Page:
Come to me, all you who are weary and burdened, and I will give you rest

Dear friends,

What a very long winter this has been! We are currently having a much-needed break and are very grateful to the government for allowing us to get away for a week. We can finally cross the Severn Bridge for a flying visit to Pauline’s mum, and the (hopeful) prospect of summer sunshine and further holidays to come suddenly make the coming weeks a more agreeable prospect than the ones which have passed. Not that we take these things for granted – the last year must have taught us all that plans can suddenly change, but perhaps that makes times of rest and refreshing even more precious now that we are less certain that they will ever arrive.

We take Jesus as our example in these things. He made it very clear that each day is special, either because it has enough troubles of its own so that there is not much point in worrying about the future; or because this very day is made by the Lord and so we should rejoice in it. He knew his scriptures because he would have been immersed in them like all Jewish boys, reciting them over and over until they were second nature and able to be recalled without hesitation in every circumstance. When he visited his home synagogue and was asked to give a reading, he knew exactly which scroll to take and read these words from Isaiah, which became his ‘manifesto’:

‘The Spirit of the Lord is on me,
because he has anointed me
to proclaim good news to the poor.
He has sent me to proclaim freedom for the prisoners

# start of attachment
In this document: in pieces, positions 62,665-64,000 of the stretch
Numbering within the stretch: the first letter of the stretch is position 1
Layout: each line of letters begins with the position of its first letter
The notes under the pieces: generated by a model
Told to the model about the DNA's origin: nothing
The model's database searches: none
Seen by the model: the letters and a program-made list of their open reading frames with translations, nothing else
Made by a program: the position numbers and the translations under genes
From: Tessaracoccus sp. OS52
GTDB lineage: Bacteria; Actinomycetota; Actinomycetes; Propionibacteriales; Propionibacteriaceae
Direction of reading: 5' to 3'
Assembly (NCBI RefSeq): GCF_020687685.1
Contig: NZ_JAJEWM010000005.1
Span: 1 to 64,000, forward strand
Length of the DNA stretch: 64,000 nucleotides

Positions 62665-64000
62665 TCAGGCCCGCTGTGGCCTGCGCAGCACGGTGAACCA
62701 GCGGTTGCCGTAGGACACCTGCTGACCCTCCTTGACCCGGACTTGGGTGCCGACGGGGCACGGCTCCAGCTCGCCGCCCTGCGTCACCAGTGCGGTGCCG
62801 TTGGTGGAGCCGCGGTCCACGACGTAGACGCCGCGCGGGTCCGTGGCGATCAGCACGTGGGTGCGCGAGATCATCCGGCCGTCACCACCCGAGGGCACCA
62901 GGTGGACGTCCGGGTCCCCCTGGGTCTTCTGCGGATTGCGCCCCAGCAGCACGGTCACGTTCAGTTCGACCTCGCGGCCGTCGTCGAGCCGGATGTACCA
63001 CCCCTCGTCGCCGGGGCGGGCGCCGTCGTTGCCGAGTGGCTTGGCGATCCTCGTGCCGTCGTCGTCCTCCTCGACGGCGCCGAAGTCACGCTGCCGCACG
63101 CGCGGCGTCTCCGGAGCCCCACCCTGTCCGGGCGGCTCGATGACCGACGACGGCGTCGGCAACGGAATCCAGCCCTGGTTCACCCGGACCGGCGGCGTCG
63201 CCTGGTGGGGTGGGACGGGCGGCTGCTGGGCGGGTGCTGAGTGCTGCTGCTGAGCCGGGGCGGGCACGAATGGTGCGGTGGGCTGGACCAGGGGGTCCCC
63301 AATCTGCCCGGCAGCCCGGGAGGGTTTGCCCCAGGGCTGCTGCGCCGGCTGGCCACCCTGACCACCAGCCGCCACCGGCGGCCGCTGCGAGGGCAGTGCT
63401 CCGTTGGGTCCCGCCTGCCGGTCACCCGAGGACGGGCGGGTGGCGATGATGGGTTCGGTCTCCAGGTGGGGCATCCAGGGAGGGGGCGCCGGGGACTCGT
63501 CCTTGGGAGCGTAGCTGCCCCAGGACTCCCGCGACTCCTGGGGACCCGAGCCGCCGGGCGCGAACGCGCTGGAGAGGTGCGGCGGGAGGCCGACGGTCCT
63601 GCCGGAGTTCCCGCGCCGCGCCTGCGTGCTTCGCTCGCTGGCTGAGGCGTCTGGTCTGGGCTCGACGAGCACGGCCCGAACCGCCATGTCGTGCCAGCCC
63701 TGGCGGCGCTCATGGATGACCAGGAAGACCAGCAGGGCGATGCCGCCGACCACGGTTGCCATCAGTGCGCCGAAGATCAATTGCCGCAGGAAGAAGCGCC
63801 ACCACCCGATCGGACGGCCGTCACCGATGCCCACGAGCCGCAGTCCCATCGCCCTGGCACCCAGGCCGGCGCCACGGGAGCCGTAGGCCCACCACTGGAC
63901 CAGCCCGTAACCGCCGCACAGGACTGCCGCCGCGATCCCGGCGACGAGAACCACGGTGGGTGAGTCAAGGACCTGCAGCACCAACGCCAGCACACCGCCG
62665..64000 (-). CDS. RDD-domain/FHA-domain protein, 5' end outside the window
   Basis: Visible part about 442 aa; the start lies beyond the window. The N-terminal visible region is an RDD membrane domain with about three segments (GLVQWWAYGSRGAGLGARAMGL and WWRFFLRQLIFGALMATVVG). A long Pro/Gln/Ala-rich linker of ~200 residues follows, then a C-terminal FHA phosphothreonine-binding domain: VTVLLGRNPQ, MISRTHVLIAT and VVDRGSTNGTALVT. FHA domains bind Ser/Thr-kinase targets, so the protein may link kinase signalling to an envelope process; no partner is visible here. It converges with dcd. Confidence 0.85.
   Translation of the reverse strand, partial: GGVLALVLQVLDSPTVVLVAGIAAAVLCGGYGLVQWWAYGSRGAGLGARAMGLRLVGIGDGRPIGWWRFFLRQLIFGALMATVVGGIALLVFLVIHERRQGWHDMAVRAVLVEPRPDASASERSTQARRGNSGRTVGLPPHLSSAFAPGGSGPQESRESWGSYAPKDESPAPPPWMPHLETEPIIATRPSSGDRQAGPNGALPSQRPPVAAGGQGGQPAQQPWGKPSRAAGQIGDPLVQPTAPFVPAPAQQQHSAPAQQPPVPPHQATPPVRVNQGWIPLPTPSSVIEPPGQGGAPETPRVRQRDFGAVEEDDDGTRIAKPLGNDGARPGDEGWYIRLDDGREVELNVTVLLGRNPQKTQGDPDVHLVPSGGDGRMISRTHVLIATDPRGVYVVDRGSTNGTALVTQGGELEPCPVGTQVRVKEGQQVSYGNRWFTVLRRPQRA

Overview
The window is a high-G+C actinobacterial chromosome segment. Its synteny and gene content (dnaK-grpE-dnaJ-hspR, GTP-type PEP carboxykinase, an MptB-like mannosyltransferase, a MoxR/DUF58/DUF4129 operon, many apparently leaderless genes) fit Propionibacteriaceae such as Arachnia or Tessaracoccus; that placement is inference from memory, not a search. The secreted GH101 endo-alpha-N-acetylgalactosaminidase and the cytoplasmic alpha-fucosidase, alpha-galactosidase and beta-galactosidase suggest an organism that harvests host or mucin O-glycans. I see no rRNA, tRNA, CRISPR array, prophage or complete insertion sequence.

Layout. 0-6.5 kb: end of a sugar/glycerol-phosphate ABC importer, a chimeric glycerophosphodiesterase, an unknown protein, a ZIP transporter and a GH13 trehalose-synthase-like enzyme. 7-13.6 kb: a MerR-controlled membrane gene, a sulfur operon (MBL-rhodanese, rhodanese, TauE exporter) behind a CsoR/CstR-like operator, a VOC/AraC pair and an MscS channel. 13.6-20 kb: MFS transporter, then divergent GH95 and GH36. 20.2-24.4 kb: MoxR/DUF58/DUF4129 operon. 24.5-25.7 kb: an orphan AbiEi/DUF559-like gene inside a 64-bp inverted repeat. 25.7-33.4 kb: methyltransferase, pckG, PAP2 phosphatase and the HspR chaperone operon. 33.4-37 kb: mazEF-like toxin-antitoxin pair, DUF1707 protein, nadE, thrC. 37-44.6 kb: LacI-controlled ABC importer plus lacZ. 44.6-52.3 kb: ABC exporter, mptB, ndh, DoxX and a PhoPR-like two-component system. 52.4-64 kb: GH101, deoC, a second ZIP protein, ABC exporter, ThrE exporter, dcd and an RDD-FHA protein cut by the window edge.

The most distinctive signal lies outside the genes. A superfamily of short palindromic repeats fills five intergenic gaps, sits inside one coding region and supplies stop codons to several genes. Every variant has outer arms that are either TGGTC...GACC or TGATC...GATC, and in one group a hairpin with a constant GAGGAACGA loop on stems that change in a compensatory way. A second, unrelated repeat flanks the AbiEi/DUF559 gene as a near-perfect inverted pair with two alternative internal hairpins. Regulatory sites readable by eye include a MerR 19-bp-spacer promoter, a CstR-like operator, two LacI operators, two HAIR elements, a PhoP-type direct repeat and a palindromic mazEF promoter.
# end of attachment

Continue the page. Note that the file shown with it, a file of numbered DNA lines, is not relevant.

and recovery of sight for the blind,
to set the oppressed free,
to proclaim the year of the Lord’s favour.’

Jesus is declaring here that in him there is freedom from all that binds us, so that the past no longer has a grip on us, and the present and future are secure. We are no longer captives to sin, darkness and oppression because the year of the Lord’s favour has arrived and it is very good news indeed. The Spirit of the Lord is on him and in us, granting us peace on earth and forgiveness of sins, so that we can be filled with his love and share it with others. It means that all of us have a purpose and a hope, a future guaranteed by the gift of Jesus’ death and the miracle of his resurrection, allowing his new life to be shared by all those who believe.

And yet… in the busyness of this mission, Jesus still knew that restful days were essential. Not for nothing did God give us the gift of Sabbath rest, a time when He works to restore and refresh us, and we must not deny it even though we recognise the imperative to be active in God’s service. Jesus took himself off from the crowds and spent time with his Father, resting and being restored, so we cannot ignore the need to do the same.  So let us thank God for the days when we can put aside our everyday concerns and instead intentionally enjoy his presence as he re-energises us for the mission to come.

With our love and prayers,
Matthew and Pauline